Tech 2.0 for Friday, January 3, 2014
Snapchat says it plans to put out a more secure version of its application following a breach that allowed hackers to collect the usernames and phone numbers of some 4.6 million of its users. The disappearing-message service popular with young people said in a blog post late Thursday that the updated version of its app would allow users to opt out of its "Find Friends" feature and would stem future attempts to abuse its service. The breach occurred after security experts warned the company at least twice about a vulnerability in its system.
Government lawyers are asking the U.S. Circuit Court of Appeals in Washington to overturn a federal judge's ruling that threatens the National Security Agency's practice of collecting every Americans' telephone records every day. The Justice Department filed its notice of appeal Friday. Meanwhile, Larry Klayman, the opposing lawyer who spearheaded the case against the NSA said he will ask the appeals court to refer the case directly to the U.S. Supreme Court. U.S. District Judge Richard Leon ruled last month that the NSA phone records program was likely unconstitutional, so the government's appeal was expected. In a separate case, a district judge in New York last month upheld the NSA program as lawful. The ACLU, which lost that case, said this week it will appeal that case.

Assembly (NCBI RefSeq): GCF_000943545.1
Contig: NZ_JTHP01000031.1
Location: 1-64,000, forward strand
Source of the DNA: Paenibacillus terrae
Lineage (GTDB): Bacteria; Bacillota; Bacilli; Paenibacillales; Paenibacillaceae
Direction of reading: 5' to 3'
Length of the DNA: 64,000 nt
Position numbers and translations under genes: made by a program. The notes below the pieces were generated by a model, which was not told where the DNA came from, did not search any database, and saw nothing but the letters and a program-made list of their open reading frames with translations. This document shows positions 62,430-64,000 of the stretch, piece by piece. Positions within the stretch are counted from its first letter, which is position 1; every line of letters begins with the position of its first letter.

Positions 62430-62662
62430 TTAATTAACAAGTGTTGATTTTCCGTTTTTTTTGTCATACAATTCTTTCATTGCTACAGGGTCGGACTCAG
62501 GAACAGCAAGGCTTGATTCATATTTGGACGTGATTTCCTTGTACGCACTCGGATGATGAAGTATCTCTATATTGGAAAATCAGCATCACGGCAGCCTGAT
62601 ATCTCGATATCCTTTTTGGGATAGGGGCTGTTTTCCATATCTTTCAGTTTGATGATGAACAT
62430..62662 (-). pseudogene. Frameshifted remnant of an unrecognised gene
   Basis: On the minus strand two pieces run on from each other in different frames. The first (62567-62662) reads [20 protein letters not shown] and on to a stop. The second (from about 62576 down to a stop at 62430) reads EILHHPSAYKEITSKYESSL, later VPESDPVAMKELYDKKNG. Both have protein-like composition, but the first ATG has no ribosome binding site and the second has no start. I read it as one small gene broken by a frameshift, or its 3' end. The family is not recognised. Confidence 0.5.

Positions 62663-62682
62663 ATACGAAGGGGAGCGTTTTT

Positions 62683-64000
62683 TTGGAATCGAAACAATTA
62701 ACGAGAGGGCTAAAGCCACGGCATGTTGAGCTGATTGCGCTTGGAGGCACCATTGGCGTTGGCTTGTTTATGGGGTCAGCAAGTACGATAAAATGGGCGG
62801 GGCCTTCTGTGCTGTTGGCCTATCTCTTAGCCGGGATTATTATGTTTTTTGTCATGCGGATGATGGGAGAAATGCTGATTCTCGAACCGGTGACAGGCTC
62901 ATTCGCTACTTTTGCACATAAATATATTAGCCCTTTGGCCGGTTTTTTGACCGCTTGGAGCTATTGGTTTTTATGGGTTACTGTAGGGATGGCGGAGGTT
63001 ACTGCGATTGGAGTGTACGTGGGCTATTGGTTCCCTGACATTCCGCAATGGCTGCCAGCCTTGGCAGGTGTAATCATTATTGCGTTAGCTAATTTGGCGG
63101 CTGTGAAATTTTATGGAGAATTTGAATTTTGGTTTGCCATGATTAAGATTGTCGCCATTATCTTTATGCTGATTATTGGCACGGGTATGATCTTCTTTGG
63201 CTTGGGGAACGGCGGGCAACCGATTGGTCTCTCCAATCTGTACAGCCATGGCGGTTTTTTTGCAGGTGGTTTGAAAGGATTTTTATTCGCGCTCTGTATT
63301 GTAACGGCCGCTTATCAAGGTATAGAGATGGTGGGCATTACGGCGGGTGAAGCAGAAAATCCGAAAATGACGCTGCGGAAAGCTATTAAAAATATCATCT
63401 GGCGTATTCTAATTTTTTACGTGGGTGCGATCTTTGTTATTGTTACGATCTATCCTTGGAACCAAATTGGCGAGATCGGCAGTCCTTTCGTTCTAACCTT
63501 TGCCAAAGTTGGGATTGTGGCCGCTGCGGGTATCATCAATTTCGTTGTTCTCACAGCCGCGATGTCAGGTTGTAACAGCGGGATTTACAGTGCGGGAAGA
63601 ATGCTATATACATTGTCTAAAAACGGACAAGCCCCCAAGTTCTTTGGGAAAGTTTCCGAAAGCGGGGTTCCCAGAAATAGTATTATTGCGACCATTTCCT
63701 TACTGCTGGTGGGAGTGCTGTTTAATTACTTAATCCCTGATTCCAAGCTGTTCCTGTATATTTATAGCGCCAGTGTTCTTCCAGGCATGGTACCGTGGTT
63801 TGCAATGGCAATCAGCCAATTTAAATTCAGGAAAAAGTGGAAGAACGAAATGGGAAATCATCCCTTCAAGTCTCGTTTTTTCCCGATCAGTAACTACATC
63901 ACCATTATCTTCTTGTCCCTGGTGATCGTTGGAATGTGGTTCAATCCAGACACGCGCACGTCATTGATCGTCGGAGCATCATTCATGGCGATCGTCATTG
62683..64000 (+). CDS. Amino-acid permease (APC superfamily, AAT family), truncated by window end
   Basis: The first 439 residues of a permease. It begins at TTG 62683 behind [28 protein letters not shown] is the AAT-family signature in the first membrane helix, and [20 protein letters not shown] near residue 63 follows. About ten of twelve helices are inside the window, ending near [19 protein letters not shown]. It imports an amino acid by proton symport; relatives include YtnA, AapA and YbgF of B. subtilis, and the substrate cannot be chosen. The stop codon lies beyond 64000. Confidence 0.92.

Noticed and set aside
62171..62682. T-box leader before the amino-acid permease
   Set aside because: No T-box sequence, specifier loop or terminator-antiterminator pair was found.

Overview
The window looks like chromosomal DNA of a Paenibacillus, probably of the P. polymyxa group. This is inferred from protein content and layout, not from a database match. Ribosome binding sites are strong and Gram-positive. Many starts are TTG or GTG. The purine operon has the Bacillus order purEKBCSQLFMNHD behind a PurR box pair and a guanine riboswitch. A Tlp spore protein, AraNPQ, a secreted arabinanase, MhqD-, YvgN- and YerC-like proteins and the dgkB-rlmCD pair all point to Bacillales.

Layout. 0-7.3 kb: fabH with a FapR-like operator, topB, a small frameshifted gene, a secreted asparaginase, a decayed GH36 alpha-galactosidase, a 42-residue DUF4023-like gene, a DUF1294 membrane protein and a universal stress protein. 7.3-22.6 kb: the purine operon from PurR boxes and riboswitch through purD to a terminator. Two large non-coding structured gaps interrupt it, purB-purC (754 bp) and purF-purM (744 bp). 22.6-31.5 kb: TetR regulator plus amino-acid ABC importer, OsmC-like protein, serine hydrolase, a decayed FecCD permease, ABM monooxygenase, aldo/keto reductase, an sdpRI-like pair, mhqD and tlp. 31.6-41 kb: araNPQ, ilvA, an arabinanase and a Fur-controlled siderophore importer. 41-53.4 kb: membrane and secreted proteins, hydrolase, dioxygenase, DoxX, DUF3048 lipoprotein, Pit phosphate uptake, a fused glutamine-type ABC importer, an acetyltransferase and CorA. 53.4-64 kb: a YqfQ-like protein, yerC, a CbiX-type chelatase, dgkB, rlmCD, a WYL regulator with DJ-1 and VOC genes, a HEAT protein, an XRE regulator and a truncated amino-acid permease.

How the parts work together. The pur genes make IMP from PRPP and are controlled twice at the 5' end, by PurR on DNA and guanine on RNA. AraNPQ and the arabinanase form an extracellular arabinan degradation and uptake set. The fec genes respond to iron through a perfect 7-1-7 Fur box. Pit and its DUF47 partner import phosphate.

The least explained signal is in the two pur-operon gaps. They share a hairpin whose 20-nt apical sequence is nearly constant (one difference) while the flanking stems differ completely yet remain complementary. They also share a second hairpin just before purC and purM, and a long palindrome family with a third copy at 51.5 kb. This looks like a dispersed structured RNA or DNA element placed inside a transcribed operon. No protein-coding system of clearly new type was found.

Troubled smartphone maker BlackBerry Ltd. is accusing a company backed by "American Idol" host Ryan Seacrest of being a rip-off artist. The allegations emerged in a patent infringement lawsuit filed Friday in a San Francisco federal court by BlackBerry. The suit targets an iPhone keyboard made by Typo Products LLC, a Los Angeles startup co-founded by Seacrest and entrepreneur Laurence Hallier. The complaint contends that Typo Products' keyboard for recent iPhone models illegally copies technology and designs that BlackBerry pioneered years ago for its line of smartphones. BlackBerry is seeking unspecified damages and a court order that would prevent Typo Products from selling the keyboard without a licensing agreement. Typo Products didn't immediately respond to requests for comment. The keyboard in dispute hasn't hit the market yet.